More than just seals

The Ocean Sciences Centre does many different types of research on deep-sea species and aquaculture development.

Griffen Stuckless

Ocean Sciences Centre Main Building in Logy Bay. Griffen Stuckless/Kicker
The Ocean Sciences Centre main building in Logy Bay. The centre is located at the end of Marine Lab Road and conducts research into aquaculture and deep-sea species. Griffen Stuckless/Kicker

There’s more than seals at Memorial University’s Ocean Sciences Centre in Logy Bay.

The centre focuses on scientific advancement and research of aquaculture and deep-sea species. But most people only know it for the seal tanks. 

Danielle Nichols is the research marketing manager and program coordinator for the centre. She says they are always trying to showcase what they do and what they are about, but it takes money to do so.

Nichols works daily trying to educate the public about the research the centre does.

“In 2013, I begged, borrowed and stole until somebody allowed me to create a high school program,” said Nichols. “I have now reached over probably about 4,000 high school students.”

Nichols says they run an outdoor education program from June to September, attracting an average of 22,000 people each year. There are touch tanks, fish display tanks and the much adored seals.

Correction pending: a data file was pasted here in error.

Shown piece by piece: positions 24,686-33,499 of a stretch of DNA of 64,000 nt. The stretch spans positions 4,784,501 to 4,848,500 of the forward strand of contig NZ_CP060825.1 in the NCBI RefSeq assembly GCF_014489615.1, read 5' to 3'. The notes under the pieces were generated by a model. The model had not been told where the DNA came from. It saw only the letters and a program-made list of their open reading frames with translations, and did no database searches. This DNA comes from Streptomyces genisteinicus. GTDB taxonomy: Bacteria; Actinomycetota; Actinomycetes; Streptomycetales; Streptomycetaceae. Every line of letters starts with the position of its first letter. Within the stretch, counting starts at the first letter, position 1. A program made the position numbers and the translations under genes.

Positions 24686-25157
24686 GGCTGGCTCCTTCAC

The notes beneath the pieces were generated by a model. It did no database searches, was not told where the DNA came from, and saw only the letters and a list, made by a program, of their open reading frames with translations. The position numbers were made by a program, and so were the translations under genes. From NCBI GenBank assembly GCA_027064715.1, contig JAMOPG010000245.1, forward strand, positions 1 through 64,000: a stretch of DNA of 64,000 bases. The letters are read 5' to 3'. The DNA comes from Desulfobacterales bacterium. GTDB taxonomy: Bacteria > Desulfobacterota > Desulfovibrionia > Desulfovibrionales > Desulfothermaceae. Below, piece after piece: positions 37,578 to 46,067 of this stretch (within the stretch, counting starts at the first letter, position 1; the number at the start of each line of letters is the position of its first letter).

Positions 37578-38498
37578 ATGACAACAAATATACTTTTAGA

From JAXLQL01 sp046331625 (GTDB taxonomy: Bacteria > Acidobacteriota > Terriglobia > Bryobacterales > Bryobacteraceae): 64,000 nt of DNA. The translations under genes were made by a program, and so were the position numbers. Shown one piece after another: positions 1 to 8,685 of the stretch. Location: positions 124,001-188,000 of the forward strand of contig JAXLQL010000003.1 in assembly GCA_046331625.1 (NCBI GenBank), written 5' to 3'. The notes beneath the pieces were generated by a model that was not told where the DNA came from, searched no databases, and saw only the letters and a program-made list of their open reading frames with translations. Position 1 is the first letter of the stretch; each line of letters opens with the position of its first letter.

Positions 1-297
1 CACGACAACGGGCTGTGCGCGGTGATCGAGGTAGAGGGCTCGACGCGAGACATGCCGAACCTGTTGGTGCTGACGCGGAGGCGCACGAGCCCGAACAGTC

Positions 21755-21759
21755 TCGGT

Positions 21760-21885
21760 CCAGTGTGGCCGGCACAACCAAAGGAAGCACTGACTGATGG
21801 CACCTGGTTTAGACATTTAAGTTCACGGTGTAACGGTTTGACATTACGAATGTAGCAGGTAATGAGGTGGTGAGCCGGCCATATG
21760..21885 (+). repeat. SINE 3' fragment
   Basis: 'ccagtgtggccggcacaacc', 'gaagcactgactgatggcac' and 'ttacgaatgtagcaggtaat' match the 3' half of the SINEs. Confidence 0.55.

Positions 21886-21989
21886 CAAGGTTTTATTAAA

“The critters that we study are very hearty animals. So we were really lucky we didn’t see a lot of trauma to our animals in our lab. But it did push back our research by the full week.”

In addition to this, the centre has a travelling touch tank it can bring to schools and events. It reaches an average of 10,000 people annually.

Community engagement is important to Nichols. 

When she sees high school students developing an interest in marine biology after attending one of the programs she set up, it means a lot since it’s an experience she can relate to. When she was in Grade 5, she visited the centre and realized she wanted to pursue a career in marine biology.

Despite this, not all of the research at the centre can be shown to the public.

Sara Jobson researches sea cucumbers, their immunology and how they respond to stress.

Even though there was a week-long state of emergency after the massive snow storm, Jobson said the stress level of the sea cucumbers she studies didn’t go off the charts.

 “The critters that we study are very hearty animals,” said Jobson. “So we were really lucky we didn’t see a lot of trauma to our animals in our lab. But it did push back our research by the full week.”



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